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If y= (x-1)(x+2), then what is the least possible value of y?

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If y= (x-1)(x+2), then what is the least possible value of y? [#permalink]

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If y= (x-1)(x+2), then what is the least possible value of y?

a. -3
b. -9/4
c. -2
d. -3/2
e. 0
[Reveal] Spoiler: OA
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If y= (x-1)(x+2), then what is the least possible value of y? [#permalink]

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New post 21 Jun 2017, 13:25
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If y= (x-1)(x+2) = x^2 + x - 2

Now when
x=0, y = 0 + 0 - 2 = -2
x=-1/2, y=1/4 - 1/2 - 2 = -9/4 = -2.25
x=-1/3, y=1/9 - 1/3 - 2 = -8/3 = -2.67
x=-1/4, y=1/16 -1/4 - 2 = -35/16 = -2.18
x=-1, y = 1 - 1 -2 = -2

Of the available options, Option B is smallest possible value given in the answer options
The least value of y occurs when x=-1/2
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If y= (x-1)(x+2), then what is the least possible value of y? [#permalink]

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we get the equation for y as y = x^2 +x-2
This is in the form ax^2 +Bx +c, the least value of the expression is when x=-b/2a
here a=1, b=1 and c=-2
Least value for y is when x=-b/2a => = -1/2
Substituting this value
y=(-1/2)^2+(-1/2)-2
=1/4-1/2-2
=-1/4-2
=-9/4
Option B
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Re: If y= (x-1)(x+2), then what is the least possible value of y? [#permalink]

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New post 21 Jun 2017, 21:15
y = (x-1)(x+2) = x^2 + x - 2 = x^2 + x + (1/4 - 1/4) - 2 (adding 1/4 and subtracting 1/4 makes no difference)

= (x^2 + x + 1/4) - 1/4 - 2

Now x^2 + x + 1/4 is square of (x + 1/2). So we have

(x+1/2)^2 - 9/4

We can see that the square term (x+1/2)^2 can only take a minimum value of 0, not less than that. In that case the expression
0^2 - 9/4 = -9/4

Hence B answer
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Re: If y= (x-1)(x+2), then what is the least possible value of y? [#permalink]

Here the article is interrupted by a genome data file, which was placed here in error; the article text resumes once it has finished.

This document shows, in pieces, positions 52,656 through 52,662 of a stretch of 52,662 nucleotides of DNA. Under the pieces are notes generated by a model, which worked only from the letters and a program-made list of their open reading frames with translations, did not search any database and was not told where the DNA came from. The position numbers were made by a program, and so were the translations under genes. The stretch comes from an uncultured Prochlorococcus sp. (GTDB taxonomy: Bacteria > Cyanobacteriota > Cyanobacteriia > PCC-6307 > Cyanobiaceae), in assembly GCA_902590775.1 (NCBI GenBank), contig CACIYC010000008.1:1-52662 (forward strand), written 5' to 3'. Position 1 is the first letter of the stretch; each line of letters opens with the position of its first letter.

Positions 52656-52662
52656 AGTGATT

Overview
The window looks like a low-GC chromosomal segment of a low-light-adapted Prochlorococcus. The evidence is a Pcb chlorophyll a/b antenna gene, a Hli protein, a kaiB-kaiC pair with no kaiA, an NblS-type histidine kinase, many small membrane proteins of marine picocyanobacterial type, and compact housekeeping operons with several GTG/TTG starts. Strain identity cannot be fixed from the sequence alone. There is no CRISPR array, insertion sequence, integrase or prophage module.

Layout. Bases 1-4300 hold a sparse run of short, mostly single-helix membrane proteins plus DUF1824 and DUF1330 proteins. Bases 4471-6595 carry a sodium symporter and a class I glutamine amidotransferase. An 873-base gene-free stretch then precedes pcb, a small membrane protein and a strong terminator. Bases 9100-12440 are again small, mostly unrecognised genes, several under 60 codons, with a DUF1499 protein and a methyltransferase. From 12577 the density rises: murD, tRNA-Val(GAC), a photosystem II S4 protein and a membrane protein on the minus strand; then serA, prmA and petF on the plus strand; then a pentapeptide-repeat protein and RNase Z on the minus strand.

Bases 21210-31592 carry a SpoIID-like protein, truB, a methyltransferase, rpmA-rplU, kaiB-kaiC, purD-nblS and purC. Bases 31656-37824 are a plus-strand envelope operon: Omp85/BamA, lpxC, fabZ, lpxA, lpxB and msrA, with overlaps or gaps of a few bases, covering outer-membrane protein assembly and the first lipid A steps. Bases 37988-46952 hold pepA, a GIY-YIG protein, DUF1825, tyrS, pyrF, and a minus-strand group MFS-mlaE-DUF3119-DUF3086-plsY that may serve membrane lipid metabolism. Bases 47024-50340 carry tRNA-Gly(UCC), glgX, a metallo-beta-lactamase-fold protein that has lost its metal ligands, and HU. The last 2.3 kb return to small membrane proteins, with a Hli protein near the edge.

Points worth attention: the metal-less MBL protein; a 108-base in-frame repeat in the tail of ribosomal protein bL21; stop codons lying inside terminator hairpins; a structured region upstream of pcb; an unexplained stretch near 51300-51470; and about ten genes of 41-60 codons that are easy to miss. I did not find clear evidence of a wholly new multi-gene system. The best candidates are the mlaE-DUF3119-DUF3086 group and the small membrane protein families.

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New post 27 Aug 2017, 03:21
umadurga wrote:
we get the equation for y as y = x^2 +x-2
This is in the form ax^2 +Bx +c, the least value of the expression is when x=-b/2a
here a=1, b=1 and c=-2
Least value for y is when x=-b/2a => = -1/2
Substituting this value
y=(-1/2)^2+(-1/2)-2
=1/4-1/2-2
=-1/4-2
=-9/4
Option B


Got to dust off my old math equations. The least value one equation -b/2a is the most useful in this question.

Thanks !!!!!!
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Re: If y= (x-1)(x+2), then what is the least possible value of y? [#permalink]

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New post 27 Aug 2017, 19:46
umadurga wrote:
we get the equation for y as y = x^2 +x-2
This is in the form ax^2 +Bx +c, the least value of the expression is when x=-b/2a
here a=1, b=1 and c=-2
Least value for y is when x=-b/2a => = -1/2
Substituting this value
y=(-1/2)^2+(-1/2)-2
=1/4-1/2-2
=-1/4-2
=-9/4
Option B

how do you get a=1, b=1, c=-2 tho?
from a equation like this --> y=x^2+ x^-2
please advise, thank you
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If y= (x-1)(x+2), then what is the least possible value of y? [#permalink]

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New post 27 Aug 2017, 22:37
Arsh4MBA wrote:
umadurga wrote:
we get the equation for y as y = x^2 +x-2
This is in the form ax^2 +Bx +c, the least value of the expression is when x=-b/2a
here a=1, b=1 and c=-2
Least value for y is when x=-b/2a => = -1/2
Substituting this value
y=(-1/2)^2+(-1/2)-2
=1/4-1/2-2
=-1/4-2
=-9/4
Option B


Got to dust off my old math equations. The least value one equation -b/2a is the most useful in this question.

Thanks !!!!!!

pclawong
(x-1)(x+2)= x^2+2x-x-2
=x^2+x-2

This is a quadratic equation of the form ax^2+bx+c
Hence a=1, b=1, c=-2

Minimum value of x= -b/2a =-1/2
If y= (x-1)(x+2), then what is the least possible value of y?   [#permalink] 27 Aug 2017, 22:37
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